The IndiGo rift: With this $20b deal, did Rahul Bhatia leave Rakesh Gangwal with a 'hurt ego'?

Sources told Moneycontrol that IndiGo's multi-billion-dollar deal with CFM might have sidelined Gangwal

Published: Jul 10, 2019
The IndiGo rift: With this $20b deal, did Rahul Bhatia leave Rakesh Gangwal with a 'hurt ego'? Image: Shutterstock

Did a $20 billion deal break the partnership between IndiGo founders Rahul Bhatia and Rakesh Gangwal?

It seems so.

The first seeds of discontent between IndiGo founders Rahul Bhatia and Rakesh Gangwal may have been laid elsewhere. Though there was a minuscule difference in the shareholding of the two founders, Bhatia's InterGlobe Enterprises had a controlling right over India's largest airline. While Bhatia and his family own a little over 38 percent of IndiGo, Gangwal and kin control a shade lower than 37 percent.

The controlling rights gave Bhatia immense say in several matters, including the appointment of the senior management. This Moneycontrol story, which was the first to write about the differences between the two founders, highlights this particular contention.

Gangwal also alleged related party transaction violations by Bhatia, whose InterGlobe Enterprises benefited unduly, the former claimed.

But, that may not have necessarily taken the two to the point of no return. What did push the friendship to the brink was the $20 billion contract that IndiGo placed in June for LEAP-1A engines with the US-based CFM International. These engines will be used in the airline's future fleet of 280 Airbus 320 and 321 planes.

Till now, IndiGo had Pratt and Whitney to supply engines for most of its fleet. But, the problem with P&W engines led to flight disruptions, forcing IndiGo to look for another original equipment manufacturer.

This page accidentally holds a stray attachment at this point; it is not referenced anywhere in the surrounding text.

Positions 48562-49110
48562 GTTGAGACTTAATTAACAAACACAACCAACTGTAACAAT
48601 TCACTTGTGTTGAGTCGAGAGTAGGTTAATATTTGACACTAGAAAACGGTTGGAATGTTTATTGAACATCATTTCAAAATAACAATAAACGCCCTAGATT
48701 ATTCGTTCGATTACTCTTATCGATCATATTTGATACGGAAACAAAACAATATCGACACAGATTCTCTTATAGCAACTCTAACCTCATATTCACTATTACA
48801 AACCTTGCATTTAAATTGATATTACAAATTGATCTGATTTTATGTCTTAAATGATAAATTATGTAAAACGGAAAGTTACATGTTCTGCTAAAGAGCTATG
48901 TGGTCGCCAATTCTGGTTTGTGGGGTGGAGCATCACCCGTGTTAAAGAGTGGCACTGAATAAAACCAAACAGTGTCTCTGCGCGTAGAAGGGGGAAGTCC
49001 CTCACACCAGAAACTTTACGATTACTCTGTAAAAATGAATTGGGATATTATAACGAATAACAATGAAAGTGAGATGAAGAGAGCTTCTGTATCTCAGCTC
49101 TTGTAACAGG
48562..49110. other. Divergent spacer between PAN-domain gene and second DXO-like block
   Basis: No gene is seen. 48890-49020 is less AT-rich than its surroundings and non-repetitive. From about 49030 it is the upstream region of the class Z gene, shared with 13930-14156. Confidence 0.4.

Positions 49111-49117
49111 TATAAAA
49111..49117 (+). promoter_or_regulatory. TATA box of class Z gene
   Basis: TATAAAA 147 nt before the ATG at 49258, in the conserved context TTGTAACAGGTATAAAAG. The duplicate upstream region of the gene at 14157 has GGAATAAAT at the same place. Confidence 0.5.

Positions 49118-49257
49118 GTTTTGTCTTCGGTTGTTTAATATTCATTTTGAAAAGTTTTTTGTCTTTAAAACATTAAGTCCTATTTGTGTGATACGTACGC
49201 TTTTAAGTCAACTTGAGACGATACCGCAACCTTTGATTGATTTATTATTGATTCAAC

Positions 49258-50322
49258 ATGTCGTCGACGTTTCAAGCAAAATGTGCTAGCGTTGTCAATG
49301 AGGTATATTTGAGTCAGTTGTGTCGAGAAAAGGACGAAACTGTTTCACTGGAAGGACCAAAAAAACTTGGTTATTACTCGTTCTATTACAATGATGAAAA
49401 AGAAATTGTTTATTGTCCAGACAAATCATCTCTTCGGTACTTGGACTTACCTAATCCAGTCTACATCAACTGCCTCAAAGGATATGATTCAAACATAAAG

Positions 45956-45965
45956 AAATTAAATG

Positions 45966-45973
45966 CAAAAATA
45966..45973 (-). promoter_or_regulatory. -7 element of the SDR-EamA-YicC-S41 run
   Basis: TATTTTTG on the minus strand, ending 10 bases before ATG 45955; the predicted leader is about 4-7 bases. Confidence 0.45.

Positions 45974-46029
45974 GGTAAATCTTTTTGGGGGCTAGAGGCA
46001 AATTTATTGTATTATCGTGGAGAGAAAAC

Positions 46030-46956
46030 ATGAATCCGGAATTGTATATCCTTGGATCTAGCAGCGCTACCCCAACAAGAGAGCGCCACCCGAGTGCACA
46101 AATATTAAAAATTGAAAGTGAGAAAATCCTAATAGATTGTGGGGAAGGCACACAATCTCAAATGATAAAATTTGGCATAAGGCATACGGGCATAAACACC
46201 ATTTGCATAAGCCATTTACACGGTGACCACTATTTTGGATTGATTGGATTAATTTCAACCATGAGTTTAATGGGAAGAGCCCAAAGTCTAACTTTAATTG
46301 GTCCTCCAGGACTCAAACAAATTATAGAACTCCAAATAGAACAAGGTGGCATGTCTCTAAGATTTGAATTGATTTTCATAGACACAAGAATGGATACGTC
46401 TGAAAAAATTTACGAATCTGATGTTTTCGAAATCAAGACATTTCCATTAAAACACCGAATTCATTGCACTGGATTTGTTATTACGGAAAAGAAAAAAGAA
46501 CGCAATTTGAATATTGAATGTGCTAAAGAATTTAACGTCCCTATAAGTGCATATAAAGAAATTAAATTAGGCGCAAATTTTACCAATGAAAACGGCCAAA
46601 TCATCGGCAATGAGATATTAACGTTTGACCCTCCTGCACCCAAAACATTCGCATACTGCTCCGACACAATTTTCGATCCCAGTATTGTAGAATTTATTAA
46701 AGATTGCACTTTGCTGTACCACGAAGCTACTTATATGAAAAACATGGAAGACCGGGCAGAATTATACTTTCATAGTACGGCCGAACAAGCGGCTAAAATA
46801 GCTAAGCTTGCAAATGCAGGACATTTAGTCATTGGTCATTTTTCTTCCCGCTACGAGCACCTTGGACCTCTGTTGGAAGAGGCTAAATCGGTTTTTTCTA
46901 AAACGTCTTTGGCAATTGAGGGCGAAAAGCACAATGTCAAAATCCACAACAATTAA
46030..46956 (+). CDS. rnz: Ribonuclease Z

"This was a huge change. Pratt and Whitney was supplying the engines since start of IndiGo. Of course, P&W engines had major problems with the Neos," said a senior executive from the industry.

Gangwal's unease

But, why would a change in the OEM anger Gangwal?

Bhatia, in his letter the IndiGo board on June 12, gave a clue. Responding to Gangwal's requisition for an EGM to highlight the alleged corporate governance issues, Bhatia said:

"I have highlighted in previous correspondence that the genesis of Mr. Gangwal's angst lies elsewhere - the refusal of the IGE Group to succumb to his unreasonable demands to dilute the IGE Group's controlling rights."

He then adds that Gangwal's ego was hurt "on realizing that upon his refusal to lend his hand in the company's ongoing negotiations with Original Equipment Manufacturers {OEMs), the company had proceeded to make alternate arrangements for the purpose."

The start

To understand why “alternate arrangements” would hurt Gangwal, one needs to rewind a bit.

When Bhatia and Gangwal joined hands to became friends-turned-partners to launch IndiGo in 2005, they took the industry by storm by striking a mega deal with Airbus for airplanes. For a newcomer, the deal to buy 100 A320s for $6 billion was unheard of in the global aviation industry.

"Gangwal was definitely the expert and the brains behind the 100 plus and 200 plus (which came later) aircraft orders and the negotiations. The other big purchase for airlines is the engines and Gangwal must have negotiated the engine deals also," says the executive.

But, Bhatia may have managed to change that with the CFM deal. Tongue firmly in cheek, Bhatia added in his June 12-letter:

"In hindsight however, the company will remain eternally grateful to Mr. Gangwal for having attempted to hold the company's business to ransom (by purposely delaying the ongoing negotiations with OEMs), as this paved the way for the Company to institutionalize an area of operations which Mr. Gangwal had kept as his exclusive preserve (to serve his far-sighted motive which has now become abundantly evident)."

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